Dutch producer and artist Mr. Probz (full name Dennis Princewell Stehr) is officially suing Sony Music Entertainment (SME) for $10 million over allegedly withheld royalties.
38-year-old Mr. Probz unveiled the multimillion-dollar action – which has been filed in the Netherlands – today, via an approximately 1,000-word-long message published on his website. The text (which Mr. Probz likewise made available in Dutch) begins by relaying that the “Waves” creator in September of 2020 secured a legal victory over Sony Music and its Ultra Records subsidiary concerning allegedly unpaid royalties.
In this initial case, the court is said to have found that the Big Three label had “not disbursed royalties correctly, transparently and timely” to Mr. Probz and his Left Lane B.V., which inked a licensing agreement with SME in 2013, according to Mr. Probz’s description of the matter.
Also as part of the original judgement, Mr. Probz and Left Lane “retrieved all exploitation rights,” per the former party’s newly published summary of the case, and it was “determined that SME had to provide various accounting documents.”
Meanwhile, an existing audit of SME and Ultra, conducted by Chicago-headquartered accounting company Grant Thornton, continued following the first action from Mr. Probz.
“The audit verified whether SME and Ultra Records have complied with the ‘at source’ provision” – referring to a clause under which the percentage of owed royalties is calculated directly in the country where said royalties are generated, before any other deductions are made – “in the license agreements with Stehr and Left Lane B.V. in the past,” wrote the “Nothing Really Matters” act.
“As a result of these audit reports, new facts and circumstances have emerged, which means that Stehr and Left Lane B.V. nullified the license agreements,” the plaintiffs proceeded. “Grant Thornton’s audit reports conclusively show that SME and Ultra Records are unable to demonstrate that all royalties have been accounted and disbursed at source to Stehr/Left Lane, as contractually agreed.”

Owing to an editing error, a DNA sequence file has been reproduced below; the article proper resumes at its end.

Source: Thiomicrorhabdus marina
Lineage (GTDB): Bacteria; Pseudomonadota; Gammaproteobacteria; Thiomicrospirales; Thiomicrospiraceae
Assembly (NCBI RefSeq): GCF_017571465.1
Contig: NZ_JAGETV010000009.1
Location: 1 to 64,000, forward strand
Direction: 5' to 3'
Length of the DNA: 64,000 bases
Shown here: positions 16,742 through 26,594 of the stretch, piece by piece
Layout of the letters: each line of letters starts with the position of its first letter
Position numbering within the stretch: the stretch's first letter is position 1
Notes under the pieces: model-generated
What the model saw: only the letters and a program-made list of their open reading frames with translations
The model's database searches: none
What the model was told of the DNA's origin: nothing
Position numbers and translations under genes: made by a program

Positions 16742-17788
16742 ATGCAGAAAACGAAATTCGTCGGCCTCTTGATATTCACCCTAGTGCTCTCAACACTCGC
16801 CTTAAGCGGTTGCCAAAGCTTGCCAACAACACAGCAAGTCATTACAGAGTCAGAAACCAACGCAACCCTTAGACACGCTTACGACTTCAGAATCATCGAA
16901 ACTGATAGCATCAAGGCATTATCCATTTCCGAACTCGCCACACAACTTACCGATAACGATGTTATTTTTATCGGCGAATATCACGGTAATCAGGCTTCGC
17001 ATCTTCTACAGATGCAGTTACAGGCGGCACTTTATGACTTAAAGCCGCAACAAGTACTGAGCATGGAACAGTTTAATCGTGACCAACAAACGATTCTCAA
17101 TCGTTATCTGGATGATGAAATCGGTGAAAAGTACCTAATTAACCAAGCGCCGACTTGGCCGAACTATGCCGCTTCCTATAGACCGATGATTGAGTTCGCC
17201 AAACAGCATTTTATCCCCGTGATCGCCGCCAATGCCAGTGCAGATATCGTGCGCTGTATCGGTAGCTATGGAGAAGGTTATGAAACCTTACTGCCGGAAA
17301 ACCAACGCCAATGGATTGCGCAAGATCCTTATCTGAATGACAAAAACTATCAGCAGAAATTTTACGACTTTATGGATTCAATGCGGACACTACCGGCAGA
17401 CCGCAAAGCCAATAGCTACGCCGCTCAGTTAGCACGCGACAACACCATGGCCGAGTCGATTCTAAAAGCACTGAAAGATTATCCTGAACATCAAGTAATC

Moreover, “SME and Ultra, from the start, never intended to comply with this ‘at source’ provision,” according to Mr. Probz’s account of the audit findings, claiming also that the major label is “secretly skimming royalties” under the present system.
“The most striking finding concerns that SME and Ultra mutually agreed on, unbeknownst to Stehr and Left Lane B.V., charging distribution fees for exploiting Probz’s music rights (so-called intercompany discounts),” penned Mr. Probz and his counsel. “These fees are deducted before calculating the artist’s royalty. However, an ‘at source’ provision in a record contract does not allow two mutually related parties to deduct an agreed distribution fee, since the settlement basis is at the source.”
The producer and artist further indicated that his latest complaint against SME “amounts to a multi-million-euro claim,” and Reuters has placed the suit’s sought damages at around $10 million.
Addressing the development in statements, Sony Music Netherlands pushed back against the suit, whereas Mr. Probz emphasized the legal battle’s broader significance in the contemporary music industry.
“It is important that this case is won, not only for myself but also for other artists who have signed into ‘at source’ agreements with one of the largest music entities in the world,” he said in part. “This case can prove that artists have possibly not received the compensation to which they have been entitled to for years.”